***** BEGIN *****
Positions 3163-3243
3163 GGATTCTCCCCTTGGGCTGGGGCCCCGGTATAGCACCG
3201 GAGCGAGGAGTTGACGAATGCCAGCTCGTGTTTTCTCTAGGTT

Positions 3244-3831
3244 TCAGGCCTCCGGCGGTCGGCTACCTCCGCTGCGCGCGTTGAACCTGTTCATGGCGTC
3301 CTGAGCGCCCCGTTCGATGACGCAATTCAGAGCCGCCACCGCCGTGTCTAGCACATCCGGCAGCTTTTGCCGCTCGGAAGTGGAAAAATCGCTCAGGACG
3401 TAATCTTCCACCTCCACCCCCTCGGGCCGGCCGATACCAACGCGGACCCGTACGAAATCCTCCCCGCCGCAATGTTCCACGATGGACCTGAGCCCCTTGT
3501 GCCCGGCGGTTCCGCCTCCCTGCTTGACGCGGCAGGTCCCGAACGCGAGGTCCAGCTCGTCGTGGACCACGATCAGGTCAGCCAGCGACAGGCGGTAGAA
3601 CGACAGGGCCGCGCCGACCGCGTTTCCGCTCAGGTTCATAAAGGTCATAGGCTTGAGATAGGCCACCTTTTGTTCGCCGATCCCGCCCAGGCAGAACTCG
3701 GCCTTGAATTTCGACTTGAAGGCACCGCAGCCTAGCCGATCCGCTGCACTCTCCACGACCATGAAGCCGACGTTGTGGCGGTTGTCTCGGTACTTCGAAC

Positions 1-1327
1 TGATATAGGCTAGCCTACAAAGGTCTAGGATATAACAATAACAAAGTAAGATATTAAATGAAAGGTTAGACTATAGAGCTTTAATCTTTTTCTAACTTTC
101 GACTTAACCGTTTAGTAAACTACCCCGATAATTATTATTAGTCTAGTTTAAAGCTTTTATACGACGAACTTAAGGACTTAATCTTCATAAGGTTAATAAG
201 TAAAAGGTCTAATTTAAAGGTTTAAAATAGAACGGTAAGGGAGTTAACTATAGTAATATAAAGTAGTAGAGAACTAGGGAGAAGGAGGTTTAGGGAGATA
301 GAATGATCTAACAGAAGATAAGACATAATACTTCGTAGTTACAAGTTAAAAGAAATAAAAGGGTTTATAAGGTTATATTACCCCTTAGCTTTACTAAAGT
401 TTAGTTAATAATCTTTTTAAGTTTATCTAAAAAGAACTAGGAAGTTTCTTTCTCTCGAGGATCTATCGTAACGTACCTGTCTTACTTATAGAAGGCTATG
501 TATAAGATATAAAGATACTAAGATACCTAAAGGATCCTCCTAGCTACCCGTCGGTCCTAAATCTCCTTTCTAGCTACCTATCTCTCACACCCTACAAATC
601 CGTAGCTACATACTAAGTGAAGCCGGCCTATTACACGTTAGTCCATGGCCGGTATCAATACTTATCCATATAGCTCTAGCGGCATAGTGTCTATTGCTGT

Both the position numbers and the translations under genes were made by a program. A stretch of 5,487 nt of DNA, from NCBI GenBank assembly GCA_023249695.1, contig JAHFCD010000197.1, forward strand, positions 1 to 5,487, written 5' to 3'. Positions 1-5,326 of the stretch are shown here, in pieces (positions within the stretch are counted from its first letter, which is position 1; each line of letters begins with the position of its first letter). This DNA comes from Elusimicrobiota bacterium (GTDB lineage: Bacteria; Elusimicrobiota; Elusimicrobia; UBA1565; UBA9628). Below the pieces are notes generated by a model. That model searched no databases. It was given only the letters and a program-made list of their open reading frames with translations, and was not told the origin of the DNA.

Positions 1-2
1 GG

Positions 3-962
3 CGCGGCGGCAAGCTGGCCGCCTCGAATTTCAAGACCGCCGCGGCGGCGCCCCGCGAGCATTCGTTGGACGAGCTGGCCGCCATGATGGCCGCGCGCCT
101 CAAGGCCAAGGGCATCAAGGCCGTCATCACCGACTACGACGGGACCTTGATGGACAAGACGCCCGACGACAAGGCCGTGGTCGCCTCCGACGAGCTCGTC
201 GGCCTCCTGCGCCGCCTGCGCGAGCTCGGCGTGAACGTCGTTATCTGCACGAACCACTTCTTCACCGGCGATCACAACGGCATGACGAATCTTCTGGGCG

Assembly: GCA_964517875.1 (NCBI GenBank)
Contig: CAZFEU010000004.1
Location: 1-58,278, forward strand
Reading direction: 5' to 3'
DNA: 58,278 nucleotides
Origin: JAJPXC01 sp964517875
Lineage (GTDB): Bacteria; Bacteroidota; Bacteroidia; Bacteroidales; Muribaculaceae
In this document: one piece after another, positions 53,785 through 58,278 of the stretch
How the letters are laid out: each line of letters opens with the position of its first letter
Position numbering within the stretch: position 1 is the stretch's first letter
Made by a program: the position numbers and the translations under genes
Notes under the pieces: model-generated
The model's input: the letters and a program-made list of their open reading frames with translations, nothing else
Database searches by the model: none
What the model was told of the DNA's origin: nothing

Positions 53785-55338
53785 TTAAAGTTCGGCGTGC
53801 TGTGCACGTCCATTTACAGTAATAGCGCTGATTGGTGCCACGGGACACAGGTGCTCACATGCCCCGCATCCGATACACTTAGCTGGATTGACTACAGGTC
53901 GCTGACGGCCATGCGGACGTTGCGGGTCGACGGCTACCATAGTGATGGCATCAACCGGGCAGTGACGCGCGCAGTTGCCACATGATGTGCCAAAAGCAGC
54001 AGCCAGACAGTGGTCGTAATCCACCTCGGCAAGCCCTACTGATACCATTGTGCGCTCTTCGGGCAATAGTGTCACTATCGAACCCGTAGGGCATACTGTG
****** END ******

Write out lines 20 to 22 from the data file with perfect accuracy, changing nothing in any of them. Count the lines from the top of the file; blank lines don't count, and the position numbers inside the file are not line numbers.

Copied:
Positions 1-2
1 GG

Positions 3-962